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legal reform, legal profession, threats to development, law and development, role of law, Trinidad and Tobago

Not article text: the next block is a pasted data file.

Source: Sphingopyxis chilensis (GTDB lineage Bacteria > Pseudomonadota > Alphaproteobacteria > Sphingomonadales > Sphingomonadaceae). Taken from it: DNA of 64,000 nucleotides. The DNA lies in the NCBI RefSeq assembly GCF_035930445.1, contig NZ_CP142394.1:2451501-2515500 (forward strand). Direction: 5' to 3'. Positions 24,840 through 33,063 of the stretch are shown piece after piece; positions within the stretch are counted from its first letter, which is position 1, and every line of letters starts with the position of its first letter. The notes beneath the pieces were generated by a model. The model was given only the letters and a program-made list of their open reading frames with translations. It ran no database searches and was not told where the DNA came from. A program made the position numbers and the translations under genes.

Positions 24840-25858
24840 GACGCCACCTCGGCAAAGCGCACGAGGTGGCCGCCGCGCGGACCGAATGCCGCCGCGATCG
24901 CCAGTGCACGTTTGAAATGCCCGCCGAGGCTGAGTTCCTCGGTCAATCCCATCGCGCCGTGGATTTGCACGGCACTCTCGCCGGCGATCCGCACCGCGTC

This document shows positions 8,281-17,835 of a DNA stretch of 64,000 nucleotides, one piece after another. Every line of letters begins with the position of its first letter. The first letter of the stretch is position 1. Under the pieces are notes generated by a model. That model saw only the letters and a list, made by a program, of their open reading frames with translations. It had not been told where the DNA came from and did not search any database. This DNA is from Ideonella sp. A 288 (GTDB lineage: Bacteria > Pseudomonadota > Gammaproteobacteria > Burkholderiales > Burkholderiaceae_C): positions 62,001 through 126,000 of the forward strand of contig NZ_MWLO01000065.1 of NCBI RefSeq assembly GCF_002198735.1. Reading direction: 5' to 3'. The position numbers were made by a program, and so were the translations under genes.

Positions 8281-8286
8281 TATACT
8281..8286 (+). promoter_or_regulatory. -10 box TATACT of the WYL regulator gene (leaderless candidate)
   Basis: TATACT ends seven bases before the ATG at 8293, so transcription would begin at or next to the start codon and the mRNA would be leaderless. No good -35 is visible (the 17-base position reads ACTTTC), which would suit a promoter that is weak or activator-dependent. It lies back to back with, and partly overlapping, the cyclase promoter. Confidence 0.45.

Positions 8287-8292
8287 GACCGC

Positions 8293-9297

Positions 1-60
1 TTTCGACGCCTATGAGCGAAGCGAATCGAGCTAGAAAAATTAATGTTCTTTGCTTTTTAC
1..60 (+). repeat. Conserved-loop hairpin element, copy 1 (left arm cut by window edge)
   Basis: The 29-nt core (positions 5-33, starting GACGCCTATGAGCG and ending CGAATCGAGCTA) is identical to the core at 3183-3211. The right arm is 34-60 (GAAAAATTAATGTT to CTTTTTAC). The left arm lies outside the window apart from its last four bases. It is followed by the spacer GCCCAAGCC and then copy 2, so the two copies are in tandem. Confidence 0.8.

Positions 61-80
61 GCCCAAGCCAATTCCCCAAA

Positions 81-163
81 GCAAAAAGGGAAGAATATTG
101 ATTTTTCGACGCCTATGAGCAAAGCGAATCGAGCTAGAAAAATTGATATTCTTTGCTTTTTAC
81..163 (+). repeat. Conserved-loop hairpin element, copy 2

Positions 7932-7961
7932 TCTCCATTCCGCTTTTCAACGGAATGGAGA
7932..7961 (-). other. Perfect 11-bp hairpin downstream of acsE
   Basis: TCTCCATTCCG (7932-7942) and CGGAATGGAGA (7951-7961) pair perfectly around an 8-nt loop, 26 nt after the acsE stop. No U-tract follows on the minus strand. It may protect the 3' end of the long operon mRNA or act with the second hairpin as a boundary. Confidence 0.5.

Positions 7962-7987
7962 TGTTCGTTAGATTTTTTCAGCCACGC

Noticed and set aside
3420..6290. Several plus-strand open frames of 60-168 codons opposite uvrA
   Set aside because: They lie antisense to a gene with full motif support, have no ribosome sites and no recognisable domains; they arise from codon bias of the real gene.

Globally, the legal profession has been facing threats due to technology and has even been identified as one of the redundant roles in the future. New forces are also transforming the world of work. Simultaneously, in jurisdictions across the world such the United States and the United Kingdom, efforts have been spearheaded to further the advancement of legal innovation and the way law is developed, practiced and used to be more effective against these threats. Evident, therefore, in certain legal communities outside of Trinidad and Tobago these threats are not being ignored by the legal profession, but are instead identified and recognised for opportunities. With the recent increase in the intake of law students in Trinidad and Tobago and regional law schools, there has also been an equivalent remarkable increase in the number of young attorneys entering into the legal profession of Trinidad and Tobago. These young attorneys are presented with a combination of new hurdles in the pursuit of their career in law, which were not previously faced by senior attorneys. Some challenges currently experienced by these young attorneys include an absence of adequate mentorship, inadequate preparation for legal practice, inability to retain clients, inadequate training in business development, insufficient support from senior lawyers and a lack of awareness about what is required to ensure their competitiveness in the national, regional and international legal field. Added to this, many senior attorneys have expressed their disappointment in the quality of work being produced by young attorneys. While it appears that the Law Association of Trinidad and Tobago has recognised these challenges, there still remains non-existent, organisations or institutions geared towards strategically focusing on the challenges experienced by these young attorneys, finding solutions to address these challenges and more importantly, ensuring the legal community remains committed to fulfilling its role of law in the society. Without the existence of an enabling environment that would ensure the development of the legal community to meet the ever-changing advancements to the legal profession and the wider society; and more importantly, by the failure of the legal profession to recognise their impact, it remains to be seen how the legal system of Trinidad and Tobago will respond to the complex environmental, social and economic challenges that continue to arise. This paper seeks to illustrate, through an examination of the legal profession of Trinidad and Tobago, that outdated or limited legal systems are often a barrier to development rather than a catalyst; and further to identify certain tools and mechanism that have been used in legal professions globally, that have been successful in enhancing the role of the legal community when harnessing positive change.